The rest of my holiday vacation went by quickly, as I knew it would. I used the time to bake and cook more (surprise, surprise), including the best crumble-topped apple pie I’ve ever made. The recipe comes from the revised Tartine book, and it’s truly spectacular—if you have the book, give it a go (otherwise, I’ll try to post the recipe soon). I also made candied orange peel and marmalade for the first time, which was a long but satisfying process. I spent plenty of time with family and friends, trekking across green winter hills and bundling up at breweries. I spent the rest of the time knitting with our cats cozied up on my lap, rain merrily pitter-pattering across the leaves outside our windows.
Shortly after I went back to work, I bought an iPad so that I could better explore the world of digital illustration. I’ve never been the type of person who draws for the sake of drawing, but these new tools have seen me put in hours on doodles. The excitement for my re-found drawing abilities made me realize that I truly have too many hobbies—what with cooking, baking, knitting, print-making, photography, blogging, gardening, reading, and now illustrating, I don’t know how I’m going to split my time between them all. I just can’t imagine giving up any of them!
Last Friday I took the plunge and got my lingual braces (braces that go on the inside of your teeth) installed. When I was finally able to close my mouth after the hour and a half it took to put them in, it felt like I had a fence of metal stakes pointing at my tongue. Oh, and I now have a huge lisp. Everyone says it will diminish as my tongue gets used to the foreign objects, but I will definitely sport at least a slight lisp until I get them off in about a year. So that’s fun. (I just have to keep telling myself, “I chosthe thisth, I chosthe thisth.”)
As anyone who’s had braces of any kind will know, the first few days are pretty torturous. Your teeth feel like they’re falling out, which makes chewing anything impossible. In my case, it’s even more unrealistic because my tongue doesn’t want to move around any more than it has to. I whimpered and gummed my way through a few bites of my freshly baked olive bread before realizing, sadly, that it really wasn’t worth it. Since then, I have been living off soup and smoothies. I actually love soup, but I really miss the variety of meals I usually get to make.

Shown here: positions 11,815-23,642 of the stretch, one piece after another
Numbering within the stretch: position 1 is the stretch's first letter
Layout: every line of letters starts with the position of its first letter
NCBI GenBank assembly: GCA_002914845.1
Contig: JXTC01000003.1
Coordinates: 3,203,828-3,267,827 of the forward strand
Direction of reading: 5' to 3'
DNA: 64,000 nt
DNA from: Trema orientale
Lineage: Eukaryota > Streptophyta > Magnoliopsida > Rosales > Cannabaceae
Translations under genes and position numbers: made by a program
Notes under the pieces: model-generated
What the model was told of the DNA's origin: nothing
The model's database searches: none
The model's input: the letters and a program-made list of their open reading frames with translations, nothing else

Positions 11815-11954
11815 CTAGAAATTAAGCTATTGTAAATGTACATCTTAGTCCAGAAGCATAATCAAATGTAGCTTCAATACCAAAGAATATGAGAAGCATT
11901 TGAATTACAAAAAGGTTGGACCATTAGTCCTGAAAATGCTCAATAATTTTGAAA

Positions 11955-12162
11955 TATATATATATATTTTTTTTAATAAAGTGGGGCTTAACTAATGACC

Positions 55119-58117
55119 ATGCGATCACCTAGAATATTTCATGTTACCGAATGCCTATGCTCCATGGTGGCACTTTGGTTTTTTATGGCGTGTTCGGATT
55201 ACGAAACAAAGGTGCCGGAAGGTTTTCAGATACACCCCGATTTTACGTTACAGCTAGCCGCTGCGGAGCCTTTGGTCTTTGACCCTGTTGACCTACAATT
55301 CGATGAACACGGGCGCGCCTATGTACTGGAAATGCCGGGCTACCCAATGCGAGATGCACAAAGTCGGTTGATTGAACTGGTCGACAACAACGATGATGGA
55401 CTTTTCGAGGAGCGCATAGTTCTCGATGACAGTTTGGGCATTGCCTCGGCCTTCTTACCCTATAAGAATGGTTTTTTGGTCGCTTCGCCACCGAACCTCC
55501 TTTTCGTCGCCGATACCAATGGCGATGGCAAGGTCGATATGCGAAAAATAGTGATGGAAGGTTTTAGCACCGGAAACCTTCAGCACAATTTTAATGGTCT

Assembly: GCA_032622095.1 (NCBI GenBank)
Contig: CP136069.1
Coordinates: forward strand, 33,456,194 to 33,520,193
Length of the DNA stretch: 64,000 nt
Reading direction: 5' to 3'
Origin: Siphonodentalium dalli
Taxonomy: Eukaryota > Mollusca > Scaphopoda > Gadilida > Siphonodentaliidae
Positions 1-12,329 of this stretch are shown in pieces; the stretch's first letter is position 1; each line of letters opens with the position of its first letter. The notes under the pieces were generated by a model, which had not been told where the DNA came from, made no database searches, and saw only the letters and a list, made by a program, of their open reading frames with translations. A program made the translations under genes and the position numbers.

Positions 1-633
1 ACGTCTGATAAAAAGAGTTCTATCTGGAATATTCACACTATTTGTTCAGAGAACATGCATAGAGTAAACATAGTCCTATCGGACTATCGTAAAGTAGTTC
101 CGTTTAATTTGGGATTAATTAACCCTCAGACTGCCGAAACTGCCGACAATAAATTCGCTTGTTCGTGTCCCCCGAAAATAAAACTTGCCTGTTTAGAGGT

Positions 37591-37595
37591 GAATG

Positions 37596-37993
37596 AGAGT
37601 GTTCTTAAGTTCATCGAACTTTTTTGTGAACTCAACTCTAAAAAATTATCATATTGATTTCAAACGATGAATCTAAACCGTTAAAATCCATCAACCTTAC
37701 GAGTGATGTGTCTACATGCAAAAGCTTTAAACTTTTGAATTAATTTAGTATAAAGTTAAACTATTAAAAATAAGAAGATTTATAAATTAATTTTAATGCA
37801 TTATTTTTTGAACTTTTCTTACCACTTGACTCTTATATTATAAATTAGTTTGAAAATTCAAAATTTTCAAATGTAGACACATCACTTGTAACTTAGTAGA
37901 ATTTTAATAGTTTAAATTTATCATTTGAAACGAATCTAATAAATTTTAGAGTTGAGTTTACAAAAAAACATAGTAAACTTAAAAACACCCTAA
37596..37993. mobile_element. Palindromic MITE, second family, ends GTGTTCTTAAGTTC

However, I’m trying to see this as a glass-half-full situation and am therefore using the time to branch out into new and exciting kinds of soup, like this mushroom and parsnip one that I adapted from David Tanis’s recipe in the New York Times. It’s absolutely delicious—hearty, satisfyingly savory, and perfect for winter, it almost makes me forget that I still can’t eat anything solid. Almost.
Mushroom & Parsnip Soup
serves 4–6 • adapted from a recipe by David Tanis in the New York Times
3 tbsp dried porcini mushrooms
4 tbsp olive oil
1.5–2 lb wild mushrooms (I used a mix of oyster, maitake, and hedgehog), sliced 1/4 inch thick
1 tbsp thyme leaves
2 cloves garlic, minced
2 tbsp unsalted butter
1 large red onion, thinly sliced
2 large parsnips, peeled and chopped
1 medium carrot, peeled and chopped
2 thyme branches
1 bay leaf
7–8 cups chicken stock
thyme leaves for garnish
crème fraîche or heavy cream (optional)
First, chop and soak the dried porcinis in boiling water for 15 minutes.
Heat 4 tbsp olive oil in a large skillet over medium-high heat. When the oil is shimmering-hot, add the sliced mushrooms. Stir to coat in the oil, then leave to brown, but stir occasionally to prevent burning. Once the mushrooms are browned to your liking, sprinkle with a little salt (about 1/2 tsp) and some black pepper. Stir in the minced garlic and 1 tbsp thyme leaves and cook for one more minute. Turn off the heat.
While the mushrooms cook, melt the butter in a heavy dutch oven or soup pot over medium heat. Once the butter’s melted, add the onion, parsnips, carrot, thyme branches, bay leaf, 1 tsp salt, and some freshly cracked black pepper. Cook, stirring occasionally, for about 10 minutes, or until the onion is soft and lightly browned.
Add the chicken broth and soaked dried mushrooms. Bring to a boil, then reduce to a simmer.
Once the soup is brought to a boil, add 3/4 to 4/5 of the cooked mushrooms to the pot. Set the rest aside for a garnish. Let the soup simmer for about 20 minutes, until the root vegetables are soft.
Turn off the stove and remove the thyme sprigs and bay leaf from the soup. Using an immersion blender or a standing blender, puree the soup until smooth. Taste, and add more salt and pepper as needed.
Serve hot and garnish with a sprinkle of olive oil, some thyme leaves, and a few of the browned mushrooms. Top with a spoonful of cream or crème fraîche, if you’d like.